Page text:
Director Biography – Bruno du Bois (ZEALANDIA)

Belgium born; Bruno moved to New Zealand in 2006. Before “Zealandia”, Bruno directed two other award winning short films: “Serial Killer” (2008) and “Dangerous Game” (2019).
Bruno also worked as an Assistant Director on local and international productions such as “Hobbit Trilogy”, “Avatar”, “Ghost in the Shell” and “Mortal Engines”. http://www.imdb.me/brunodubois

Director Statement

Written and shot before the world crisis of the COVID-19, the film explores a possible outcome of a global pandemic.

Aline Tran (writer) started to develop the film during the 2014 Ebola outbreak. One of the themes of the film is what happens if a government uses a past pandemic as an excuse to push its countries’ culture too far with an obsession of maintaining purity and biosecurity. It also has larger themes, about the borders of the world and what constitutes a terrorist. Is the terrorist a person who tries to fight for a certain freedom by breaching the rules or is it the state that oppresses them and leaves them with no alternative?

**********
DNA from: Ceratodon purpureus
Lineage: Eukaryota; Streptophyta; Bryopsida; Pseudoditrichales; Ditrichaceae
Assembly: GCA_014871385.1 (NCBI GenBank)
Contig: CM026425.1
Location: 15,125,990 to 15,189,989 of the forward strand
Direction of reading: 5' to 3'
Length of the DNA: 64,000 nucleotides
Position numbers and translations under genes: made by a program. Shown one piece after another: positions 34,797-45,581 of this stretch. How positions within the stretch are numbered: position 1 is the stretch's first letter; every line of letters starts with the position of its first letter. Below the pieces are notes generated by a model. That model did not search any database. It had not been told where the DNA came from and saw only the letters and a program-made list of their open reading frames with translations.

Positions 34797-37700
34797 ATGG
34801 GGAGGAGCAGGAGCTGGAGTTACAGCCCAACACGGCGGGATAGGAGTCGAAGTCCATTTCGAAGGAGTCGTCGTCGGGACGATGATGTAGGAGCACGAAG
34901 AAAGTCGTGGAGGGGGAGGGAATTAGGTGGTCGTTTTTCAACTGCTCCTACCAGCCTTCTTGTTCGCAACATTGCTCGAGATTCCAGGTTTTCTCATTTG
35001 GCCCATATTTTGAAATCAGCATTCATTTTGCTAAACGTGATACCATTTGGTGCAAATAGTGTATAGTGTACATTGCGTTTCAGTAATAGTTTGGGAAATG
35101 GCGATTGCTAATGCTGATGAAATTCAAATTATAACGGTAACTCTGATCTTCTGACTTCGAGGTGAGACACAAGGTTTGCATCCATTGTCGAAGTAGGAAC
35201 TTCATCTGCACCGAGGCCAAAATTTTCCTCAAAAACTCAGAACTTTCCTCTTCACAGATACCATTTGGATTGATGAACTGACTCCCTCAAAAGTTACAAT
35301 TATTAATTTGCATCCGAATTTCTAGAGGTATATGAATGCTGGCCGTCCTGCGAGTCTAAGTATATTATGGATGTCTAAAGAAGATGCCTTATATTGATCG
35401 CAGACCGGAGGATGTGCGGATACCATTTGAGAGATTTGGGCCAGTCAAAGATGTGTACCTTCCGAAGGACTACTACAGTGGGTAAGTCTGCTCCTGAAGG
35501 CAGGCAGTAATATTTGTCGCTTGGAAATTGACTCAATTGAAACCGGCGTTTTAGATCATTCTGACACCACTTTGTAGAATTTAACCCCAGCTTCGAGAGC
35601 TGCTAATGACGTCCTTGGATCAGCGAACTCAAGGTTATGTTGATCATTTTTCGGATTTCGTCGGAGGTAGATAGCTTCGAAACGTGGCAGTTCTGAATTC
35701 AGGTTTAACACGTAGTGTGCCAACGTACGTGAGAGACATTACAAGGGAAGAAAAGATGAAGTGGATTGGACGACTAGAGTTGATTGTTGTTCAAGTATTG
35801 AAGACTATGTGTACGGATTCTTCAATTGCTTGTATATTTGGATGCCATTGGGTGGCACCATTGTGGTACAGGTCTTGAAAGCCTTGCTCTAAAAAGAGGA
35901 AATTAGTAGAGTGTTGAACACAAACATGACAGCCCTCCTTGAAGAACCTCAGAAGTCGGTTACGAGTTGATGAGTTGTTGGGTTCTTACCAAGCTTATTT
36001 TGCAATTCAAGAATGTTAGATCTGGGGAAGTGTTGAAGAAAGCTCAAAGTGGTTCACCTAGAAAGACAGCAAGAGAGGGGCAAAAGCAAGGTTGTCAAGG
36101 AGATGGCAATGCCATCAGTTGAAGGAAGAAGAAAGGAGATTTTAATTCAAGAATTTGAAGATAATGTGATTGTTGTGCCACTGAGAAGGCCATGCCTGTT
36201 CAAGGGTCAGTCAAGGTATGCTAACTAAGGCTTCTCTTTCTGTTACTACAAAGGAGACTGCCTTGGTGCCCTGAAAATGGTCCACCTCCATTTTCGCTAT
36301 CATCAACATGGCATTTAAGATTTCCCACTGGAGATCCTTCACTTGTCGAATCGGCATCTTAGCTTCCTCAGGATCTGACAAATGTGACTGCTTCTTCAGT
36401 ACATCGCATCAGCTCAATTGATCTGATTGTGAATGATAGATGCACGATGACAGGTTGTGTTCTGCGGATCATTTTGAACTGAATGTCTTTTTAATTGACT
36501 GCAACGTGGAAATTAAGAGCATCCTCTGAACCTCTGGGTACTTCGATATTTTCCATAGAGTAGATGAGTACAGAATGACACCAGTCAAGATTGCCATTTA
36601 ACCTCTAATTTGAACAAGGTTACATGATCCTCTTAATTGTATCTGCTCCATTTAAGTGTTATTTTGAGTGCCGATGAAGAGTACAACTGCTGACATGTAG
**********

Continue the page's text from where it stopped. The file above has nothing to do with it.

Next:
I wanted the style of the film to be gritty & rough, almost in contradiction to the beauty of New Zealand landscapes. One of the inspirations was “Children of Men” from Alfonso Cuaron.

As the writer and Director of Photography is also my partner, we could literally think and develop the film almost 24/7. The baby in the film is our second child.